Defense Minister Kim Kwan-jin told a National Assembly audit on Monday that he would "research and consider multi-level defense measures" involving SM-3 interceptor missiles that form the core of the U.S.-led missile defense programs.
The missiles could destroy North Korean ballistic missiles at an altitude of 150 km, requiring more powerful radars and trillions of won in additional military spending.
Until now, the government has claimed confidently that Seoul is capable of intercepting North Korean ballistic missiles by using its domestic missile defense system consisting of PAC-3 Patriot missiles, which intercept incoming missiles at much lower altitudes of 10 to 15 km, when the projectiles are in their final descent. This means the window of opportunity is small and the failure rate high.
But the government insisted that it was enough, with President Park Geun-hye even saying in an Armed Forces Day speech earlier this month that North Korea's nuclear arsenal would be rendered "useless" due to the country's missile defense.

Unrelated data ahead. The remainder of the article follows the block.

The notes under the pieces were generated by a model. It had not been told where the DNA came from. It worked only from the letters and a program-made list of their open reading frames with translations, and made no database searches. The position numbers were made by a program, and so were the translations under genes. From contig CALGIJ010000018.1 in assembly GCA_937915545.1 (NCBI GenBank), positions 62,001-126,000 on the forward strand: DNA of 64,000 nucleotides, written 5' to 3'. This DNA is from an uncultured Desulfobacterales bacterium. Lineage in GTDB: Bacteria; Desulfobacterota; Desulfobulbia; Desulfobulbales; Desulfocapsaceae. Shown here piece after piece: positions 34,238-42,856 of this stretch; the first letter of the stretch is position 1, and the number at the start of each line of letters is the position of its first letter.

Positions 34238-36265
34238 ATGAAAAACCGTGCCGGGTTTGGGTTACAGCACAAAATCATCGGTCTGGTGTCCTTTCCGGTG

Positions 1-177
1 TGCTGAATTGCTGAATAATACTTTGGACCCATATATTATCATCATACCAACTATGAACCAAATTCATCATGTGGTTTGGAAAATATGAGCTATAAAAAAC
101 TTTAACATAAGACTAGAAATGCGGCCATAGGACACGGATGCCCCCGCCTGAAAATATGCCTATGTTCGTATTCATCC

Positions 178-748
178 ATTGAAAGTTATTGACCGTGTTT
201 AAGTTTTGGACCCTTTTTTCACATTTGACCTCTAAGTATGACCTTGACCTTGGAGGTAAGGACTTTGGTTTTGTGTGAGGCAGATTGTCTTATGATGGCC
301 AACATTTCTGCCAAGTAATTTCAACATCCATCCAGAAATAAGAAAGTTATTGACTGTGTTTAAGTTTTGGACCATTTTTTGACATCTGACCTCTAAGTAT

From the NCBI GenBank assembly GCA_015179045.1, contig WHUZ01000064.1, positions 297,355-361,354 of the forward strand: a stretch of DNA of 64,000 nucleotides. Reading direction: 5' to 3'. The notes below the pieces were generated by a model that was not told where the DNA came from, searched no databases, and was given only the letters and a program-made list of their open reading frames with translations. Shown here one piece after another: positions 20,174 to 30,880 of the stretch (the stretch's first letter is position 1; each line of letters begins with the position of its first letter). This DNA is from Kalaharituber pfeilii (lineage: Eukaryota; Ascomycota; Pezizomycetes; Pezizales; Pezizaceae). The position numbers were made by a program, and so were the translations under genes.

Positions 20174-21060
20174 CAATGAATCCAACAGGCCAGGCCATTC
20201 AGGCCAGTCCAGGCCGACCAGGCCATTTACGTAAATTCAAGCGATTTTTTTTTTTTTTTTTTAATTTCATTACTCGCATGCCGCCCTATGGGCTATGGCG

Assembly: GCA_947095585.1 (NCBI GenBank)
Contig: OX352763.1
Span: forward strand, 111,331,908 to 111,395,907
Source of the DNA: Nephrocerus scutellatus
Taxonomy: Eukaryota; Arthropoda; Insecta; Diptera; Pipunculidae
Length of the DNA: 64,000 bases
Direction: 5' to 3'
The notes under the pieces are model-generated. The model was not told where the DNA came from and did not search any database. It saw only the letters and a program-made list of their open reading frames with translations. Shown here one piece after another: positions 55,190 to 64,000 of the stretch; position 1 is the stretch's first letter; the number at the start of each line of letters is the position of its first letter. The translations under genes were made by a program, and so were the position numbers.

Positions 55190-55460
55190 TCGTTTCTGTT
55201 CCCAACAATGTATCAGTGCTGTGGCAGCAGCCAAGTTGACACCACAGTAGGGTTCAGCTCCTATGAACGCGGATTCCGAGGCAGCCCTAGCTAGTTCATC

But on Tuesday government officials said there are "fundamental limitations" in dealing with North Korean missiles using only the domestic shield.
Flip-flopping like this within the space of two weeks does little for the government’s credibility. There are now suspicions that Seoul has in fact agreed to join the U.S.-led missile defense program by the back door in exchange for Washington again delaying the handover of full troop control to Seoul. That is not the way to handle vital matters of national security.
If Seoul were to pursue a multi-level missile defense, it would mean that it would have to join the U.S.-led missile defense program, because it would have to rely on the U.S. global missile surveillance system. China does not want the powerful U.S.-made X-band radars to be deployed on the Korean Peninsula, since they can monitor Chinese missiles along its eastern coast and Beijing suspects that it is the main target of the U.S. initiative.
If a missile shield is really essential to South Korean's defense, then it must embrace it no matter what. The North Korean nuclear threat has made it necessary to consider the option, and Seoul must explain that to Beijing. But first the government must explain to the public what on earth is going on.